A Guide to Responsible Tourism in Bali. Rice fields in Bali, Indonesia.

A Guide to Responsible Tourism in Bali

There is no doubt, Bali is the place to be right now. However, there are many issues regarding recycling management, especially plastic. The other observation to consider is the over-development of big hotels and villas which has gone completely out of hand. That being said, you can still make your Bali adventure not just unforgettable but also super kind to the Island of Gods and its people. In this blog post, I will give you a few tips on how to exactly support responsible tourism in Bali from an insider. 

Bring Your Water Bottle

A Guide to Responsible Tourism in Bali. Rice fields in Bali, Indonesia and gray sky.

First things first, keeping hydrated in Bali’s tropical weather is a must, but plastic water bottles? Not so much. Here’s an easy fix—bring your own water bottle. It’s such a simple switch but think of the difference it makes in reducing plastic waste. In addition to this, these days you’re more likely to be handed a funky paper or metal straw with your coconut drink, but don’t take it if they offer a plastic straw. 

Here are a few examples of great reusable water bottles you can get from Amazon right now: 

I love these options because they are not just eco-friendly, they also keep your water cool for when you head to the beach. 

Say “No” to the Takeaway Temptation

I get it, Bali’s food scene is incredible, but here’s a pro tip: try to dine in rather than grab a takeaway. This way, you reduce the use of plastic containers big time. I have to say that deliveries have improved a lot, with quite a few cafes in Bali swapping single-use plastic with cardboard. However, deliveries happen via scooter so that’s increasing the overall pollution and during the rainy season it rains A LOT, so the driver would make sure to cover your food in plastic bags.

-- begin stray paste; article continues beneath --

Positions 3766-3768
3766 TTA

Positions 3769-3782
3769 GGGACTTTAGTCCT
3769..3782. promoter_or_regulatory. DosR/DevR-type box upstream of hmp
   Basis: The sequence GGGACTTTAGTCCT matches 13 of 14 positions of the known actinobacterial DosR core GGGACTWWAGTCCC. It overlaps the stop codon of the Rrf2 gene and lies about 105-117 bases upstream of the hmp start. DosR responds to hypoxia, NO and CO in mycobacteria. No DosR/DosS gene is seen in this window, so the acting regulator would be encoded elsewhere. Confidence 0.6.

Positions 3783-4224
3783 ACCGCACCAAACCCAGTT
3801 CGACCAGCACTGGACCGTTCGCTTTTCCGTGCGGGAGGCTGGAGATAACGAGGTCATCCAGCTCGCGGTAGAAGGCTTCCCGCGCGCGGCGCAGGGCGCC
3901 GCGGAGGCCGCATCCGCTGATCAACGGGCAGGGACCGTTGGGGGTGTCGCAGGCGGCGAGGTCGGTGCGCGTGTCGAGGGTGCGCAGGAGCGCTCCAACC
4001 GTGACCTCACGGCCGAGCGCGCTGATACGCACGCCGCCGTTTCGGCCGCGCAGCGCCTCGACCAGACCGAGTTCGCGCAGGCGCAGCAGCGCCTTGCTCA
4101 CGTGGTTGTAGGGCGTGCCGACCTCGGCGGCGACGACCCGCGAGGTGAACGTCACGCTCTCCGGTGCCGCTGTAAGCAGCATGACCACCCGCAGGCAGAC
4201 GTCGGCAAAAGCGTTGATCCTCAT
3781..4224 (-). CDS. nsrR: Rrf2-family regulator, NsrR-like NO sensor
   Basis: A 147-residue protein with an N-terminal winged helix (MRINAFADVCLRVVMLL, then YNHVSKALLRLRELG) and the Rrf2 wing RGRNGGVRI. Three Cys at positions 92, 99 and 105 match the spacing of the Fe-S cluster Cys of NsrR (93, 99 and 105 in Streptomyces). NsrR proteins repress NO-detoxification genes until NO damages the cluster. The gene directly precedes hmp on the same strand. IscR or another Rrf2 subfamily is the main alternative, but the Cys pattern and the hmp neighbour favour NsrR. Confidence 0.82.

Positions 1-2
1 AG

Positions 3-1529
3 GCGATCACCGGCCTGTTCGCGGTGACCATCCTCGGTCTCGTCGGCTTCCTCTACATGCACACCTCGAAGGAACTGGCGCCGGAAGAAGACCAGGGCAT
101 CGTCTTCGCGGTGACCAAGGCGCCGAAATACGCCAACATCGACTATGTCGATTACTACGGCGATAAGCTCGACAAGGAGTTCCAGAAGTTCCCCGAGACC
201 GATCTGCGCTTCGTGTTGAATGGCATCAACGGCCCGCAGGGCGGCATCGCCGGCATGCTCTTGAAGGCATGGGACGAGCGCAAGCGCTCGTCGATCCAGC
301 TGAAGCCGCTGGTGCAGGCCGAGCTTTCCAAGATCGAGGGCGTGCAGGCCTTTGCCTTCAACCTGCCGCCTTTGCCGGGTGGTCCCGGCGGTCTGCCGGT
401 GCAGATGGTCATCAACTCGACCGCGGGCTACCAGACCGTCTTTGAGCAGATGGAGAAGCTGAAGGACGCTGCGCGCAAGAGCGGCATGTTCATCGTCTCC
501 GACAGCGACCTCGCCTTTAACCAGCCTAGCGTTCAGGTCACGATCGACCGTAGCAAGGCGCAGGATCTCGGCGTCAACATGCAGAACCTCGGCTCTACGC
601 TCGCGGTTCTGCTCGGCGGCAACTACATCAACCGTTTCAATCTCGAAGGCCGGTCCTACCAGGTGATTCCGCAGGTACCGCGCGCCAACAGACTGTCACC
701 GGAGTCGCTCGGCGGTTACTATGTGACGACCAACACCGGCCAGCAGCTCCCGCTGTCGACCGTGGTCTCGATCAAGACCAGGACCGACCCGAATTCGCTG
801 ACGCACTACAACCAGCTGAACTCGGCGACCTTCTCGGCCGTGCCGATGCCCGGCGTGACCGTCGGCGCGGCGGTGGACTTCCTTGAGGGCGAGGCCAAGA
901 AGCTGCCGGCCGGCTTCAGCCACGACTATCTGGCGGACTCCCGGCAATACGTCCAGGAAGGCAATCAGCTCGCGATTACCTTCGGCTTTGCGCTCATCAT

Recycling Made Easy

Caught in a spot where your hotel seems to be on a break from recycling? No worries! Bali is ahead of the game with recycling stations like the one near the Monkey Forest in Ubud. And if your room’s a bit lacking in the bin department, just sort your recyclables into different bags and have a chat with the staff. I went to an eco-friendly talk in Ubud last year and we have been advised to speak to the staff and even leave a strong review regarding recycling so they will definitely learn how to figure it out for the next guests. 

Another option would be to reach out to local organisations via Instagram and ask for advice (keep reading to find the list). I’ve done it before in Lombok actually and it worked out really well. 

Extra tip💡

Choose homestays (check these ones in Canggu) over hotels so they will change your towels and sheets less often. 

Join Fun Clean-Up Events!

A Guide to Responsible Tourism in Bali. RIce field cleaning by digital nomads.

Now, for the fun part! Many co-working spaces in Bali are all about giving back with beach and rice field clean-ups. It’s a cool way to do some good while expanding your circle with like-minded eco-warriors. Not working from a co-working space? No worries, just check out websites like Nomeo for community clean-up events you can jump into. Check out the local organisations later on this blog post, they all have an events section where they advertise the next clean-ups!

Get Your Hands On Eco-Friendly Finds

Eco-savvy shopping is kind of a big deal here. From biodegradable bamboo toothbrushes to reusable fabric shopping bags and beyond, Bali’s got you covered. These eco-friendly gems not only reduce your carbon footprint but also make for authentic, earth-friendly souvenirs. You can find most of these shops in Uluwatu but really anywhere. I would also suggest not bringing anything that is single-use so that you don’t leave anything on the island. I’m also talking about period pads. There are a lot of alternatives nowadays!